to give you an example of what I’m talking about

So due to the extenuating circumstances of I-take-choir-class-for-the-fine-arts-credit-and-choir-class-requires-occasional-group-perfomances-at-the-school-chapel, I attended chapel service today and stayed to listen to the “message,” aka their mini sermon.

The gist of it was about “clutter” and materialism and resisting it to make time for the important things in life (like God) and how “there’s this pressure to be busy, to be productive, to produce something” and the entire time I’m sitting there thinking,

Yeah.  And where does that pressure come from?  Hm?

What pushes us that direction in the first place?

Never addressed.

That’s the sort of thing I mean, you know, where it goes there but doesn’t really go there.

2 responses to “to give you an example of what I’m talking about

  • Klaraa

    Because that is the point? of a sermon, for a not very specific audience? To make people start to think about a general issue you want to give attention to, and/or talk to each other about said issue…

    When one is leading a discussion group on a specific topic, teaching young children, or preaching to a community of People that are quite homogeneous in their opinions, one can afford to give/suggest the answer to any questions opened (given that those answers are not exactly shockers for the respective target audience). In a sermon that may be attended by very different people, some of whom do not regularly go to that particular chapel? Not such a great idea, they may get bored, or scared off, or accuse the speaker of banning independent thought…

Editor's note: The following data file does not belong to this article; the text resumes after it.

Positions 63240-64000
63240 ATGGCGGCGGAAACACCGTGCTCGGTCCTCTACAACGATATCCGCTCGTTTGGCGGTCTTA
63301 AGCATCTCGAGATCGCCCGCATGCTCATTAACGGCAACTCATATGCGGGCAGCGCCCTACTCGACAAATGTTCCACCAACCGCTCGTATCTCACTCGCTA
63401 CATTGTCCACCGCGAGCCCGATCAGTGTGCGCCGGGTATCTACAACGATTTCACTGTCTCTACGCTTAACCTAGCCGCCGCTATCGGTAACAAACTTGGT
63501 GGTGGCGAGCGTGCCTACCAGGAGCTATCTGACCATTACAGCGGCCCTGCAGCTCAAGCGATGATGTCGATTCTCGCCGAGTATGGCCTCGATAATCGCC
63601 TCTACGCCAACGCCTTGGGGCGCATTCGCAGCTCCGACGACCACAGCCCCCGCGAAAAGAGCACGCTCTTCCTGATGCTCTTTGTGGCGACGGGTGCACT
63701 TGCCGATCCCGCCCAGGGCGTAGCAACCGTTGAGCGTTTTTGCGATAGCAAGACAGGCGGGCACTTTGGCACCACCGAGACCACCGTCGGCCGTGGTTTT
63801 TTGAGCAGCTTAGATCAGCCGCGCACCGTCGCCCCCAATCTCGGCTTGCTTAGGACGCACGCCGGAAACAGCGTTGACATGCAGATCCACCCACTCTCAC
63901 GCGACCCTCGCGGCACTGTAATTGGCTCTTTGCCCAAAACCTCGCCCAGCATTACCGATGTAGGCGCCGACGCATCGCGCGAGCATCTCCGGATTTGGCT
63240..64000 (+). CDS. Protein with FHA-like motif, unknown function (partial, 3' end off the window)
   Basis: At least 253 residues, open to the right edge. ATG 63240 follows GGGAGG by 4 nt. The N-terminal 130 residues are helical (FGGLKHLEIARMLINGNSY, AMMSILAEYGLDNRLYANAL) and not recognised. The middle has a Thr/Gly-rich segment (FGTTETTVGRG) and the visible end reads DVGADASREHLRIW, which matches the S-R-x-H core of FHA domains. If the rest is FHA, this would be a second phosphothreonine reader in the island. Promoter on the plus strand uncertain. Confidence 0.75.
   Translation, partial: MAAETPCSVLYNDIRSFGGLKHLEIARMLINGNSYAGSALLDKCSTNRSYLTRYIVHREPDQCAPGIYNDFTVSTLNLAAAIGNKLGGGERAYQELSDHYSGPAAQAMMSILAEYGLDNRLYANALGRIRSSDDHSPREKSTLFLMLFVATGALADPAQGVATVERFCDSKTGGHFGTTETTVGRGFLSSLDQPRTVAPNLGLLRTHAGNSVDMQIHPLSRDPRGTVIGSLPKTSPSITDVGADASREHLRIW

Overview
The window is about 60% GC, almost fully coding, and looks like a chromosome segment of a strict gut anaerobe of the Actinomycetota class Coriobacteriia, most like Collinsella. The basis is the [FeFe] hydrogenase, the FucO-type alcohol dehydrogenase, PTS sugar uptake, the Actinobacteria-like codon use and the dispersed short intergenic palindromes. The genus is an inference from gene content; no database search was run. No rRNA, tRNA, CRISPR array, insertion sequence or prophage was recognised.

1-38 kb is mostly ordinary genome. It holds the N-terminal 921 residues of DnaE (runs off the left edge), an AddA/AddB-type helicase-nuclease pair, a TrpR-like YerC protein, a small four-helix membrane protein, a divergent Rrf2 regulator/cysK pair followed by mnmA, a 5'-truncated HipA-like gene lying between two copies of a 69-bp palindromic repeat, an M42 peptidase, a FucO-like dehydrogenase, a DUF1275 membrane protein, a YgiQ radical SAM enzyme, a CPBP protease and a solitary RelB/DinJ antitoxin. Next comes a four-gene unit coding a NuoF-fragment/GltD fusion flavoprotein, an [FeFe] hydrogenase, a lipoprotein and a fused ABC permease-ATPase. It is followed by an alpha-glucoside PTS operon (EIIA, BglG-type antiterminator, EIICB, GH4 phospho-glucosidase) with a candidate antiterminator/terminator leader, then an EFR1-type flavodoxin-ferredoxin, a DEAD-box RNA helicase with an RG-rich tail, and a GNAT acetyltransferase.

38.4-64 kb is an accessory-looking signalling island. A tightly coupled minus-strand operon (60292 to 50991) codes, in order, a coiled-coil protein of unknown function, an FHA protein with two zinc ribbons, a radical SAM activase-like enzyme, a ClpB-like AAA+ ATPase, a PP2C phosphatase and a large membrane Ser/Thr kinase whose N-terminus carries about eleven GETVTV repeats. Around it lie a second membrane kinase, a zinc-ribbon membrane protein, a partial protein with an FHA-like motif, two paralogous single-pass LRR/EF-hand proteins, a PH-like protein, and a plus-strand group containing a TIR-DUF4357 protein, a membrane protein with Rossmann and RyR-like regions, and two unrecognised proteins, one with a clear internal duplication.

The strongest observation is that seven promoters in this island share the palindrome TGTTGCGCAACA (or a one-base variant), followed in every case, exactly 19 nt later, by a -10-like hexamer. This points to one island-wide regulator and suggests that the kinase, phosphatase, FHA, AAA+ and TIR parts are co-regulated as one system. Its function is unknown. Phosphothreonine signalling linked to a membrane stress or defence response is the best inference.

Yeah, it’s populism, but it’s valid.

    • Coyote

      And I get really bored and impatient with it, and it’s why I don’t feel as much of a connection I want to with these things. If you’re going to give me advice — which she was doing — then you should make it more useful than (paraphrased) “you’re really busy, so you should try to not be so busy.”

      Incidentally, she was assuming that was a problem in all of our lives, and I wouldn’t say that’s the case for me.

      “or accuse the speaker of banning independent thought…”

      This accusation wouldn’t make any sense, by the way.

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